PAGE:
Journalism professor Christine Tracy will retire at the end of the 2014-15 school year after 10 years at Eastern Michigan University.
Tracy has worked both as a journalist and in public relations. She was the press aid for the Culinary Institute in Hyde Park in Hyde Park, N.Y. She describes her work as a press aid to be, “a PR’s dream job.” She also worked as a reporter for the Norristown (Pa.) Times Herald.
One of Tracy’s books is “The Newsphere: Understanding the News and Information Environment” which she wrote as a different type of textbook.
“[I wanted] to push the genre of the textbook. I wanted to write a book that my undergraduate students would be compelled to read,” Tracy said.
Julie Mann, an honors student of Tracy’s introduction to journalism class enjoyed the text book written by Tracy.
“I believe that if we can change the way we consume the news, we can change the way it is created,” Mann said, referring to what she learned from Tracy’s “Newsphere”
Pierre Teilhard de Chardin, a French philosopher, scientist and priest, is one of Tracy’s major influences and inspiration for “The Newsphere” and her second book, “The Mystic of The Everyman.”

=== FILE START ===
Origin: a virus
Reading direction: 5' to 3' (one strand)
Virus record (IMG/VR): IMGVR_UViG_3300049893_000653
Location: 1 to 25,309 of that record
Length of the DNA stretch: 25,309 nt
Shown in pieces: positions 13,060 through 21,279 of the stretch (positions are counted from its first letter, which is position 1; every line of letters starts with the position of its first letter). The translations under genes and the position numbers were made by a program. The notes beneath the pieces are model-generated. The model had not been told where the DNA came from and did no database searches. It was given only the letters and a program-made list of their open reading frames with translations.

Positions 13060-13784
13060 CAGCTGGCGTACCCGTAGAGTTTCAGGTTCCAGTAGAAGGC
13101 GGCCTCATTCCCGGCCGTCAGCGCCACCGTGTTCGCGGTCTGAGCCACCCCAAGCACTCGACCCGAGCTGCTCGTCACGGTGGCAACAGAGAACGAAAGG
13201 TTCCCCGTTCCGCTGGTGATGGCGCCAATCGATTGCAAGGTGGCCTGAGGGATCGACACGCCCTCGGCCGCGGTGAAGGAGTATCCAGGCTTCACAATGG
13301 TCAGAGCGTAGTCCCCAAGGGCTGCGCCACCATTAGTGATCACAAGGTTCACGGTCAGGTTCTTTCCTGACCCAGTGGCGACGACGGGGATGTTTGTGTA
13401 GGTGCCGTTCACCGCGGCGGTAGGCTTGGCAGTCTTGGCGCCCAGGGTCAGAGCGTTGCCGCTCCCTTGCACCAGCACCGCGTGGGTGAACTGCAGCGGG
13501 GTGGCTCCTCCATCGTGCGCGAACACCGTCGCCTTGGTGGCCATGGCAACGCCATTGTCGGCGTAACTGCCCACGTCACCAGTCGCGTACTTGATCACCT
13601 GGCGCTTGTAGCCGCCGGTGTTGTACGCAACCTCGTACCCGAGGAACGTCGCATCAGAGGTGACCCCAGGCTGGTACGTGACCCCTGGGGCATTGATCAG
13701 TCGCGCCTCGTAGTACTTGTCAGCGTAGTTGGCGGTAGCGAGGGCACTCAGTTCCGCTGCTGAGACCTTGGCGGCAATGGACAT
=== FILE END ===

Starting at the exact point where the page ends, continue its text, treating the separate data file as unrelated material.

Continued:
She believes that in order for journalism to grow and be successful critical thinkers, good writers, original reporting and confidence in pursuing investigative reporting need to stay.
“Journalism is a passion as well as a social practice,” Tracy said.
She said that the reason the field is struggling right now is because people are consuming junk news.
She named three areas that need improvement in journalism. The first is more innovation.
“Legacy practices are constraining innovation,” Tracy said.
She said more data-driven and fact-driven reporting makes for better news in general. She said the news needs to get a better grip on the facts of any given situation that is being reported.
The second area that needs to change and improve is the need for more original reporting, according to Tracy.
She talked about how the Ann Arbor Chronicle recently closed publishing after a six-year history. She wished that the Ann Arbor Chronicle and other papers had more support to keep working.
The final area she talked about was a need for “valuing of the news.” This is a responsibility of the consumer need to genuinely support quality news.
“It is hard to identify good journalism,” Tracy said.
Her final thoughts about teaching at EMU were about the connections she has made with students.
“When I can bring my best self into the classroom and be warmly or even critically accepted by students…that is as good as it gets,” she said.
Upon Tracy’s retirement at the end of the school year she will be further researching Chardin and journalism in general, expanding on her insights of the journalistic profession, going back to reporting and writing more.